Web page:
2019-09-13

Macro Photography with a Micro Four-Thirds System


Welcome back to Throwback Thursday where we take a closer look at some of the more interesting items in our ever-growing Park Cameras Used Department. This week, we’re taking a look at macro photography and what a micro four-thirds system offers for this specific genre of photography.


The Setup

As usual, I’ve raided our Used Department for some kit to test this out, this time I’ve gone for the Panasonic G80 with the Panasonic Leica 45mm f2.8 lens. Since this is a micro four-thirds setup, this gives us a x2 crop giving us an effective focal length of 90mm, perfect for getting in nice and close for our macro photography.



I had two shoots with this setup. The first was a controlled, studio-style shoot where I was able to control the lighting, I had the camera on a tripod and had a stationary subject (strawberries). The second was out and about, using natural light and shooting handheld. This meant that I was able to really test out this setup for macro photography in very different situations.

Advantages of Micro Four Thirds

In the past, I’ve generally shot macro with either a full-frame DSLR or a full-frame mirrorless camera so I was interested to see how different a micro four-thirds system might be. I think it’s important to say up front that it’s entirely possible to get great macro shots with a variety of different sized format cameras from 1-inch sensors and compact cameras through to full-frame and medium format.



Micro Four-Thirds gives you the exposure control and ultimately, the resolving power that would get from a larger format camera such as full-frame but with the extended depth of field that you get from having a smaller sensor.

Focus and Depth of Field

Depth of field is one of the biggest hurdles with macro photography. Getting in so close to your subject means that often, you end up with an incredibly shallow depth of field. Sometimes, you might make the creative decision to have out of focus elements in your photo and certainly, this can make for a great looking final product.



What you don’t want, is for that creative decision to be taken out of your hands. You can of course use things like focus stacking to get a much deeper depth of field and there’s always the option to stop all the way down but that brings it’s own issues.

With Micro Four-Thirds, due to that smaller sensor, you can use an aperture of f/8 and have it give you the equivalent depth of field of f/16 on a full-frame camera. That’s a significant advantage in macro photography and means you have much better control over what’s in focus and what’s not.

Size, Weight and Portability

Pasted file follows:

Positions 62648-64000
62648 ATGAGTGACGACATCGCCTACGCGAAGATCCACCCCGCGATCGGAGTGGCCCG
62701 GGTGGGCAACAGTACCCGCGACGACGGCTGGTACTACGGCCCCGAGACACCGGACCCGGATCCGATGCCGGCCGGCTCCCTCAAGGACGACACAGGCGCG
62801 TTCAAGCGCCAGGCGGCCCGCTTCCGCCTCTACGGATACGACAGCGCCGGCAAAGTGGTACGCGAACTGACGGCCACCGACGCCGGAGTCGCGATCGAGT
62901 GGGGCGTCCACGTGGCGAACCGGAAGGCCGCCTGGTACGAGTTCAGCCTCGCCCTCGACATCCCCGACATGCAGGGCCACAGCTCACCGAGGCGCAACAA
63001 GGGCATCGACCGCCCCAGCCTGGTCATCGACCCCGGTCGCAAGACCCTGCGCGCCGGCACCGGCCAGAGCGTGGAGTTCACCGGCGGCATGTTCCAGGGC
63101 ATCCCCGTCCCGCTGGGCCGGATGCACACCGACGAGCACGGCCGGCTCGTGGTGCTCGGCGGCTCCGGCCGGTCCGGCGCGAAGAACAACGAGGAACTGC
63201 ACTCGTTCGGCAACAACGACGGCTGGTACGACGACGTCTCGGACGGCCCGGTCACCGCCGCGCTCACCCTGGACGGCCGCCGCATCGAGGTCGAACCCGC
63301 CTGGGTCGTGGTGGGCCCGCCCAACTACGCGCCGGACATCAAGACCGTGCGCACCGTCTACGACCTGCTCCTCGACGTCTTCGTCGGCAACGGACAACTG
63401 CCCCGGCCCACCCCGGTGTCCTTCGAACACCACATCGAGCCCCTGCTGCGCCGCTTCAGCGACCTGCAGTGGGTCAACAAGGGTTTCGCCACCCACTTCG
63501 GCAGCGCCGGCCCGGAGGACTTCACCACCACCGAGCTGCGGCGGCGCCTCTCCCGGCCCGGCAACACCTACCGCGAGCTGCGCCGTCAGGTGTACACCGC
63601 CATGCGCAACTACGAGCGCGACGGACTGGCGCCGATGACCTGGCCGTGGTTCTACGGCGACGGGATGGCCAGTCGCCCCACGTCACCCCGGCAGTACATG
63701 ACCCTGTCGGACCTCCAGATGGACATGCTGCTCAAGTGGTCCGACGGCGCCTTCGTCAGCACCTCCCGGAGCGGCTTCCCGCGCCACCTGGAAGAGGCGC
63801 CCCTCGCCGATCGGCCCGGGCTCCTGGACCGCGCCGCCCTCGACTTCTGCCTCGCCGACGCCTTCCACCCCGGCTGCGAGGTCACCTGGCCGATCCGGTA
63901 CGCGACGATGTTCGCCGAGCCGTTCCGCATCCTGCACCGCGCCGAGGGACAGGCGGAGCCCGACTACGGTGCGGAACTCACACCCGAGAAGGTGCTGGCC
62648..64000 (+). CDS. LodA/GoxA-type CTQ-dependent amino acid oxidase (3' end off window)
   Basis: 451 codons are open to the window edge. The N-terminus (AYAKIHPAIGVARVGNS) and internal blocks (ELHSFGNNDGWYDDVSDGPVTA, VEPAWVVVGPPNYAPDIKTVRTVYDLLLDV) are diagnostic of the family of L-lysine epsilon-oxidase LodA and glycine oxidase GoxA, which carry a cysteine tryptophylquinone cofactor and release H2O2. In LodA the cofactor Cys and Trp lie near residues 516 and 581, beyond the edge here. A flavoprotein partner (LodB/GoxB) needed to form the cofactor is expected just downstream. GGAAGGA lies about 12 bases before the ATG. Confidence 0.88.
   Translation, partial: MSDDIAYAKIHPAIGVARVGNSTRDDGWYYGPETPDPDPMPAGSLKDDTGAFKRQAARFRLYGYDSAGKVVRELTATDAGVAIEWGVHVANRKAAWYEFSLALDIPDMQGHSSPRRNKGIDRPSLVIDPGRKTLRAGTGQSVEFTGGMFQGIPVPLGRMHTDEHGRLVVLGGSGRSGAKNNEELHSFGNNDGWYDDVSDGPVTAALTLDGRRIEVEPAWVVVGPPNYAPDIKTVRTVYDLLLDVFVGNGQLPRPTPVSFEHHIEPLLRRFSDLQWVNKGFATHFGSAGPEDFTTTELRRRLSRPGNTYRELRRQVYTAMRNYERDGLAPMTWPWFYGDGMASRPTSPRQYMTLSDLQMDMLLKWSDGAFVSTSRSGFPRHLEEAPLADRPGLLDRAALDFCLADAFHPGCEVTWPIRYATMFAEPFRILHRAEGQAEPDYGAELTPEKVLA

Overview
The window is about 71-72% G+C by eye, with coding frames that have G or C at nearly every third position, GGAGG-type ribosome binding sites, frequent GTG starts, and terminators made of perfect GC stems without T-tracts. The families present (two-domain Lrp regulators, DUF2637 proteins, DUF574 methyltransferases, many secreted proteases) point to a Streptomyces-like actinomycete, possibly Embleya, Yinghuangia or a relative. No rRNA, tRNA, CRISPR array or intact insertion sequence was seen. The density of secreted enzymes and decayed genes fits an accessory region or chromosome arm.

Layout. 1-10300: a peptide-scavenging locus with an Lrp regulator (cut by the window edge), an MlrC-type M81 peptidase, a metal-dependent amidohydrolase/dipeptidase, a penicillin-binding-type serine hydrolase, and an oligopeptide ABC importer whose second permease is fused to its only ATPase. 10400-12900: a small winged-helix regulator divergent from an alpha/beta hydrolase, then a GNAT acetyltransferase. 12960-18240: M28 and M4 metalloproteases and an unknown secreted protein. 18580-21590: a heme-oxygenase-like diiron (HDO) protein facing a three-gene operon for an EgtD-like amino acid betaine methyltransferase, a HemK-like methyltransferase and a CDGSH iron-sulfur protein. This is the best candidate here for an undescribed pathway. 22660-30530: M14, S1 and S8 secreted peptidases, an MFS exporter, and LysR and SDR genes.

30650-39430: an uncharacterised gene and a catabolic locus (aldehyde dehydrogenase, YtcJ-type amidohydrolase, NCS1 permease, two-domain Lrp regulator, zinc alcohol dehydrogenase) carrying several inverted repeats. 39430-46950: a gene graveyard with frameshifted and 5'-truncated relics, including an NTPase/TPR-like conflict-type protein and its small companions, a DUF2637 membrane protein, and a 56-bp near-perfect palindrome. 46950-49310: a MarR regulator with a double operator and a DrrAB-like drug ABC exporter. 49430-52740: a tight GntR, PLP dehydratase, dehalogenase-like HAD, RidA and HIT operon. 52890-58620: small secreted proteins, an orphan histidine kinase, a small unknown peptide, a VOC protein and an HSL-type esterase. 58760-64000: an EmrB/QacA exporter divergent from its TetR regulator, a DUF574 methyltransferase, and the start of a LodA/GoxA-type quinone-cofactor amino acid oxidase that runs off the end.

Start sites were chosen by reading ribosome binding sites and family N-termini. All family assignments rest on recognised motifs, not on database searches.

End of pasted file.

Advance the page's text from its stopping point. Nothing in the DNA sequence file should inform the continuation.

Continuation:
Another huge advantage of the micro four-thirds system is the size and weight. With a smaller sensor, the cameras tend to be significantly smaller and lighter than full-frame counterparts and even more so, the lenses.



The lens I was using, the Panasonic Leica 45mm, was incredibly small and light and made the whole system very easy to carry around. I barely felt the need for a camera bag and it certainly made the trip out to the woods very pleasant.

I imagine that I would be able to take three lenses with this system for the same weight as some of the bigger full-frame lenses.

Image Stabilisation

Now this is also a feature of a lot of full-frame mirrorless cameras as well but having it here in this camera meant that handheld macro shots were very achievable.



This is a big part of what made it possible to take the camera out with no tripod and take macro shots of various things. Having the I.S in camera just makes it a lot easier to use a smaller aperture to get that deeper depth of field but still be able to use a slower shutter speed to keep the ISO down.

Resolution

One of the downsides with the micro four-thirds system compared with full-frame is a drop in resolution. For the most part, you will have a lower megapixel count, for example, the Panasonic G80 I was using has a 16MP sensor.



The main issue that’s going to cause is how much room you have in post for cropping. With macro photography, I’ll sometimes end up cropping the image, either to re-compose or re-frame something in the picture or to just crop in a little more. With a lower resolution, you don’t have quite as much room for cropping in.

Ultimately though, that just forced me to take more time to compose my images and not rely on being able to fix it later. If you take the time to set up your photo then this is not really going to affect you.

Price

This is something that is important to mention and especially for anyone looking to get into macro photography, a micro four-thirds system is significantly cheaper than a full-frame system.



The system that I was using was the Panasonic G80 which from our used department was £379 and the Panasonic Leica 45mm f2.8 Macro lens coming in at £349. That means that for a little over £700 you’ve got a seriously impressive macro system with a lot of great features.

Final Thoughts

As I mentioned earlier, it’s totally possible to get some great macro shots with almost any format of camera. That said, there are a number of advantages to the micro four-thirds system and it’s definitely something that I would recommend to someone looking to get into macro photography.



Having previously shot macro with full-frame only, I can honestly say that I didn’t feel there was a noticeable difference in quality while switching to micro four-thirds and it was definitely an enjoyable shooting experience.

You can check out our used department here.

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